This is the Dream Where I Click the Photo

Trauma Screenshot

HIGH Watching the intended solution to the second stage.

LOW WTF is happening?

WTF No seriously, WTF is happening?

Live photography and video footage don't see a lot of use in games. It isn't really that surprising, since the sight of something from the real world inside of a game world is usually pretty jarring foe me, no matter how lifelike and detailed the game world may be. Still, well-made photography has always impressed me, and Trauma uses real images in a way I've never seen before in a game.

Trauma from independent German developer Krystian Majewski, follows a young woman struggling to regain her memory after a car accident. Each stage consists of a "dream" in which the player has to reconstruct parts of her past by sorting through a series of photographic images. While there is a stated goal in each stage (i.e., messages at the beginning of the stage like "this is the dream where I chase the ghost"), there are also several hidden solutions for the player to find on one's own. Figuring these alternate endings out can be tricky, but I appreciated the additional depth they brought to the game.

A classic point-and-click style adventure game, Trauma does what just about every successful point-and-click adventure game made in the past few years has done—take the standard adventure formula, and jazz it up with a unique story and/or artistic style. This particular art style uses a series of still 2D images to make up a game world. The photos all seam together flawlessly with some artificial 3D effects to make a very good looking product. Trauma also uses an interesting gesture-based interface, where the player draws a figure on the screen to perform certain actions and solve puzzles. This is highly reminiscent of the touchscreen on the Nintendo DS, and it fits the game well.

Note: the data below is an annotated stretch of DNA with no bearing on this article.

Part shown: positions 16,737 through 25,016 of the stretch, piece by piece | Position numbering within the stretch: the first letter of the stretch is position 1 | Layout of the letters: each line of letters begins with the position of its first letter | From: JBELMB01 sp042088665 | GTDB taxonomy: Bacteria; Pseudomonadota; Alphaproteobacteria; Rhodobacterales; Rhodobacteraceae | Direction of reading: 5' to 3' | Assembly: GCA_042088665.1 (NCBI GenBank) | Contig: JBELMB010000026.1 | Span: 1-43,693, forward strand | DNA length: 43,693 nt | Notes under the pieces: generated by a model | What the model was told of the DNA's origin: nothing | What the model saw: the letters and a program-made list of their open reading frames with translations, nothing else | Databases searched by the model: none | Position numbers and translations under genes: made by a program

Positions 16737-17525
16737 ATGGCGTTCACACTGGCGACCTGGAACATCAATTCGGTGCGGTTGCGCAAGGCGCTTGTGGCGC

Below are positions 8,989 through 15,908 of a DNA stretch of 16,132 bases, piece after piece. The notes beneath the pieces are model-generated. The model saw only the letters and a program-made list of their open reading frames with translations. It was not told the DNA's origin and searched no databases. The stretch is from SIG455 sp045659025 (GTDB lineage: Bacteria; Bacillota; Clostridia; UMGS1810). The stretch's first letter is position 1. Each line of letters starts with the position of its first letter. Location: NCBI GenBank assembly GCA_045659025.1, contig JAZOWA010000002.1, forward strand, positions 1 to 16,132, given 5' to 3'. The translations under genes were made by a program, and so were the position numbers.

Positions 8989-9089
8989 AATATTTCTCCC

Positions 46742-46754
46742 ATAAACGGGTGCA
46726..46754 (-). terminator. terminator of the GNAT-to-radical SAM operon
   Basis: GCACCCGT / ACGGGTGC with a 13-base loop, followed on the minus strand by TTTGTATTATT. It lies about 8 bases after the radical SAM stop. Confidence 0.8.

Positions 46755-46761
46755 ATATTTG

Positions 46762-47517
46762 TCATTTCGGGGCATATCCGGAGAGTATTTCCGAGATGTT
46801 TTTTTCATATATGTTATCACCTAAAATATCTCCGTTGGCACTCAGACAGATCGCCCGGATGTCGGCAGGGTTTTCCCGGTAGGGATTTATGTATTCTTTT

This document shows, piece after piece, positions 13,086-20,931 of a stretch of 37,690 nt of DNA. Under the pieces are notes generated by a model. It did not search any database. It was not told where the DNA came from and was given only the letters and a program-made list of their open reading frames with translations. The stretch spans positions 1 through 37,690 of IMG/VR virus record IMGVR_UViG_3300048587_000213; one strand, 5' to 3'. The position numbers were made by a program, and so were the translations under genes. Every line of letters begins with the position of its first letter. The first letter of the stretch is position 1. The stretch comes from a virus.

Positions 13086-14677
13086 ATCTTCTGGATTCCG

However, the narrative hooking the series of dreams together can be VERY abstract, to the point that figuring out what everything is supposed to mean can be difficult. While a person's dreams during recovery from serious injury are no doubt strange and difficult to decipher, a bit more tie-in between the various stages would have been nice.

Trauma sets out to be unique and stylish above all else, and it certainly achieves those things. However, I found it hard to truly get invested in what was happening because of the veil of vagueness surrounding the whole game. Still, style and aesthetic definitely count for something, and in an adventure game they count for a lot. I enjoyed myself without question, but I think something like this with just tad more concreteness to it could be a real hit. Rating: 7.0 out of 10.

Disclosures: This game was obtained via publisher and reviewed on the PC. Approximately 3 hours of play was devoted to single-player modes (completed 1 time). There are no multiplayer modes.

Parents: At the time of this writing, this game has not been rated by the ESRB. Younger children might get a little spooked by some of the visuals (especially the car crash at the beginning), but otherwise I didn't see anything to worry about.

Deaf & Hard of Hearing: You should be fine. Every relevant spoken line is subtitled, and audio isn't a major gameplay factor.

Richard Naik

Richard Naik

Born and raised in St. Louis, MO, Richard received his first console (the NES) at the age of six, and from that point on games have been an integral part of his life, whether it's been frittering summers away with the likes of Mario, Mega Man, and the Zerg or partaking in marathon sessions of Halo, Team Fortress 2 or Left 4 Dead. After being a longtime reader of GameCritics, Richard joined the staff in March of 2009, and over the years Richard grew into the more prominent role of part-time podcast host.

In 2016, he spearheaded a complete rebuild of the website, earning him the title of Chief Engineer.

His gaming interests are fairly eclectic, ranging from 2D platformers to old-school-style adventure games to RPGs to first-person shooters. So in other words, he’ll play pretty much anything.
Richard Naik

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